We bought various items, ranging from gin to rabbit to syrups, before enjoying the bean and chorizo stew in the onsite yurt for which Peterley is well-known locally. From Dunstable in the north-east Chilterns to Nettlebed in the south-west, the range of produce was impressive, as was the enthusiasm of the stallholders.
We hope that, by the end of the event tomorrow, it turns out to have been a success and financially worthwhile for those concerned. It’s an excellent new showcase for the region. See you next year, we hope!
Inspired by last weekend’s visit to Ewelme Watercress Beds, today we decided to pay a visit to a fully operational watercress bed. E Tyler & Sons have been farming watercress at Sarratt in Hertfordshire since 1886. Today theirs is the only remaining watercress farm on the river Chess.
More on that later. Our walk started in the pretty village of Chenies with its Tudor manor house. The route took us through a wheat field and water meadows before climbing a steep hill to reach the village of Sarratt. With vague memories of reading Tinker, Tailor, Soldier, Spy, I was half expecting to see a secret training camp for spies (or at least a gateway with a ‘Top Secret – Keep Out’ sign.) Sadly not.
What I did see was the Church of the Holy Cross; a lovely church dating from the late twelfth century, with a rare saddleback tower roof set at right angles to those of the chancel and nave. Looking at it, I thought that it had probably escaped the ministrations of the architect Sir George Gilbert Scott who had a hand in the restoration of so many of our local parish churches. How wrong can you be? According to the church guide booklet, he not only directed a major programme of restoration here in 1864-6, but actually worshipped at the church.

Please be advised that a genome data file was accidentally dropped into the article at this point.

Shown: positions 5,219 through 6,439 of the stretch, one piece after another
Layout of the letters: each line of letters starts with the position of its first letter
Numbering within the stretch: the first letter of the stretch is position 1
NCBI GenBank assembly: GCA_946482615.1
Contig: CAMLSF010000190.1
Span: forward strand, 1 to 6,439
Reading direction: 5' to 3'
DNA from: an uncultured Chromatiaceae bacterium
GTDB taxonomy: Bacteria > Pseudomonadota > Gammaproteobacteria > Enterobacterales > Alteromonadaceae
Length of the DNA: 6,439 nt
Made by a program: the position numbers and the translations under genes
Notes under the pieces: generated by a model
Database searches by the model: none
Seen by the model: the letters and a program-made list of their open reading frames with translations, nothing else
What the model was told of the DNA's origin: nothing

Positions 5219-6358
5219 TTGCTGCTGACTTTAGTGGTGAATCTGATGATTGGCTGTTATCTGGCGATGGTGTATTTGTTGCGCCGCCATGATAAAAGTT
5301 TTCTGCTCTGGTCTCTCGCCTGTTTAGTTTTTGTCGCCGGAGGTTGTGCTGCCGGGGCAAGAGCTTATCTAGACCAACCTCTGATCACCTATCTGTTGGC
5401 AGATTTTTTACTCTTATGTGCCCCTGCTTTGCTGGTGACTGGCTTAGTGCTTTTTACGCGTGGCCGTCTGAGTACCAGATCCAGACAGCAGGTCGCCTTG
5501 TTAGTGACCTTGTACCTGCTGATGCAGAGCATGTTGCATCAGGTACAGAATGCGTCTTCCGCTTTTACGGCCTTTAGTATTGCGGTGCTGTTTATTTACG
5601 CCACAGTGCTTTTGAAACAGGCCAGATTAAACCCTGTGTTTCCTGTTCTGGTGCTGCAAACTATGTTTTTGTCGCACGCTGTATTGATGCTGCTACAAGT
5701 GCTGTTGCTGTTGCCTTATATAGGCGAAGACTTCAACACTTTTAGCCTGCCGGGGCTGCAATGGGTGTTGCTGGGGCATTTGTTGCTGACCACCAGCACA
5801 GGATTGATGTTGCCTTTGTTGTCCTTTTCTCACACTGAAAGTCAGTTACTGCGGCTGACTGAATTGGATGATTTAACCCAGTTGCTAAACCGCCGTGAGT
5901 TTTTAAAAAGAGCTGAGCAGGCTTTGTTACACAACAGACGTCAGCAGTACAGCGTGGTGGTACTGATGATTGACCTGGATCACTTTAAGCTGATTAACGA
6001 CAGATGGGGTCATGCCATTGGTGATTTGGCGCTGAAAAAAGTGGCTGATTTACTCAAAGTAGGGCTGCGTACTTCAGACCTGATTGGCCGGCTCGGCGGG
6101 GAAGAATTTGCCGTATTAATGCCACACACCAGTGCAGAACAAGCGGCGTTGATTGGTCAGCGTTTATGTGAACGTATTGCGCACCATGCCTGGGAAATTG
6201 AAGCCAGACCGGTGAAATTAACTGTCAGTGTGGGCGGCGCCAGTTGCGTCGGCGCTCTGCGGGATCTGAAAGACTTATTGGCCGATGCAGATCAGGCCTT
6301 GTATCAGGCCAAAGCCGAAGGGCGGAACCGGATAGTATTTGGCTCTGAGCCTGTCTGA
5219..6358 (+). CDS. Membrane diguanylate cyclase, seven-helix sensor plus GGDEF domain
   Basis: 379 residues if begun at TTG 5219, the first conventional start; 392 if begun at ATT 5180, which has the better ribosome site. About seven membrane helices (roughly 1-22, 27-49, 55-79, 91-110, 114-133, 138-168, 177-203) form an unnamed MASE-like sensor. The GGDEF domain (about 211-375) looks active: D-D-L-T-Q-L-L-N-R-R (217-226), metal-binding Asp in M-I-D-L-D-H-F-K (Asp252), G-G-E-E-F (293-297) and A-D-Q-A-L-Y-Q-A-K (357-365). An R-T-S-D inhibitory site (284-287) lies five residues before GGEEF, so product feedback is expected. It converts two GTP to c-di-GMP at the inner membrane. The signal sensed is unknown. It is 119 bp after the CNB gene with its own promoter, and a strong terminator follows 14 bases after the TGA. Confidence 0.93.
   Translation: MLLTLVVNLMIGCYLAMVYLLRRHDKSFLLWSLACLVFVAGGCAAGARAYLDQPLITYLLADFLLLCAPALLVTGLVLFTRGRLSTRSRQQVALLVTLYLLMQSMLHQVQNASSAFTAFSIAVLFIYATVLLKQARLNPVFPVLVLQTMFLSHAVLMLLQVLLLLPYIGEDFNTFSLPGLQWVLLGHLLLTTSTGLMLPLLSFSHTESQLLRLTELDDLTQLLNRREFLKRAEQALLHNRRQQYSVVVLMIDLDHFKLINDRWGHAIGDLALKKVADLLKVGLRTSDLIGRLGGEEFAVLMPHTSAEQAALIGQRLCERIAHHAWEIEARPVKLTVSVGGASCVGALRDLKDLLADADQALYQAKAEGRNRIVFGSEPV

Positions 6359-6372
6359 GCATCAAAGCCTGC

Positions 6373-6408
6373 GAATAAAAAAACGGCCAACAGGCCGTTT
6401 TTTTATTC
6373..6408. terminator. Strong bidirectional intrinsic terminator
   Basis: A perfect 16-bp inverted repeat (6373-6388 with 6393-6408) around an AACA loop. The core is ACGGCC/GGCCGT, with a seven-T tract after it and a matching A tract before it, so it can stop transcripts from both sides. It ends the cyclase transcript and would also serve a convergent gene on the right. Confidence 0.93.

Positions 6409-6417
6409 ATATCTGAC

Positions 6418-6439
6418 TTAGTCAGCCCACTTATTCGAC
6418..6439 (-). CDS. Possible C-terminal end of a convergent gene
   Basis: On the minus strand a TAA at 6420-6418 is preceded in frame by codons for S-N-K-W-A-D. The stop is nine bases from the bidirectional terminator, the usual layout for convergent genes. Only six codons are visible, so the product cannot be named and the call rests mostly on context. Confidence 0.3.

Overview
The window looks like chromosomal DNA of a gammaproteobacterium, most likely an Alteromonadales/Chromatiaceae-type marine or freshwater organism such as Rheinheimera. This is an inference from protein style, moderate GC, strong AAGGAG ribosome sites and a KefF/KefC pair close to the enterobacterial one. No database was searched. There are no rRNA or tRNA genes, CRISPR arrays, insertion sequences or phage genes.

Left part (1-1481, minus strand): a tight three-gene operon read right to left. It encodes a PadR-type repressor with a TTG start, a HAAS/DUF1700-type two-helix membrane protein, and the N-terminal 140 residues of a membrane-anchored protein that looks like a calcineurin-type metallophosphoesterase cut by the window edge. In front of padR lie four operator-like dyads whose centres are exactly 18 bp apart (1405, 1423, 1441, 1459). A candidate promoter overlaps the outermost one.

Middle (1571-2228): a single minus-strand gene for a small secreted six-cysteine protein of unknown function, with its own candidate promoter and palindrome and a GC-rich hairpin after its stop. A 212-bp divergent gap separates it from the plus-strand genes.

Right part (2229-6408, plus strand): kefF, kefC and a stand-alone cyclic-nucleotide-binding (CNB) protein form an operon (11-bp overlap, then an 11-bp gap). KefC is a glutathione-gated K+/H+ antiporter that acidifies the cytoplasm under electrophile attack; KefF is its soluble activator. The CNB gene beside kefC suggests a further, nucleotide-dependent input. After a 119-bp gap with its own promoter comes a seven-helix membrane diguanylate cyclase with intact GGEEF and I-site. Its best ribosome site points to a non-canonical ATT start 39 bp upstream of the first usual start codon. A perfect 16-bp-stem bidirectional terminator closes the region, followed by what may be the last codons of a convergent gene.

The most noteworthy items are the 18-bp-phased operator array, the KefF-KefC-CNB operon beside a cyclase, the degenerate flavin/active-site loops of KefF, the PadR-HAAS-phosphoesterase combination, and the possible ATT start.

After pausing for a cheese ploughman’s at the Cock Inn, our walk took us downhill again, re-joining part of the Chess Valley walk. After a while we reached the watercress beds; an incredibly pretty spot. An even prettier sight for my eyes was the ‘shack’ offering fresh watercress and refreshments for sale via an honesty box. Although it was not that long since lunch, it would have been a pity not to take the opportunity to sit on the thoughtfully-provided bench and enjoy a tub of local Beechdean ice-cream, before packing a bag of watercress into my camera bag and setting off home to look up suitable recipes.
Perching by a bridge on the Oxfordshire/Berkshire border, The Mill at Sonning provides an excellent example of new uses for old buildings. Mills have existed at Sonning since the days of Domesday, and the main parts of the present building and the waterwheels date back to 1890. By the time the mill closed in 1969 it was one of the last mills on the Thames driven by wheels. Eight years later Tim and Eileen Richards stepped in to begin the restoration of the Grade II listed building – and its new use as a theatre. The Mill provides a two-course buffet lunch or dinner to its theatregoers as part of the ticket price. We noticed that at least one diner interpreted “buffet” as “all you can eat”. The restaurant experience is unusual; you go up and collect your main course, then the dessert and coffee is provided by waiter service.
The theatre itself is intimate with only 215 seats – it’s the first time I’ve seen a sign saying PLEASE DO NOT WALK ON THE STAGE (and if you’re sitting in the front row, that is genuinely difficult). We went to a performance of Agatha Christie’s Spider’s Web (1954), a typically convoluted whodunit set in a country house in Kent. The director, Brian Blessed, is better known as an actor with a booming voice. One of his most famous roles was in the 1980 film version of Flash Gordon; I half-hoped the play would feature a character called Gordon who came back from apparent death so that we could hear a Blessed boom of “GORDON’S ALIVE!”
The Mill is proud of not only the theatre and restaurant but its sustainable principles. In 2005 it launched the first Hydro Electric Scheme to be powered by the natural resources of The River Thames. The scheme generates enough electric energy for the theatre’s numerous lights, restaurant dining rooms, bars, ovens, backstage corridors, dressing rooms, wardrobe areas, set construction workshops, control box and the administration offices.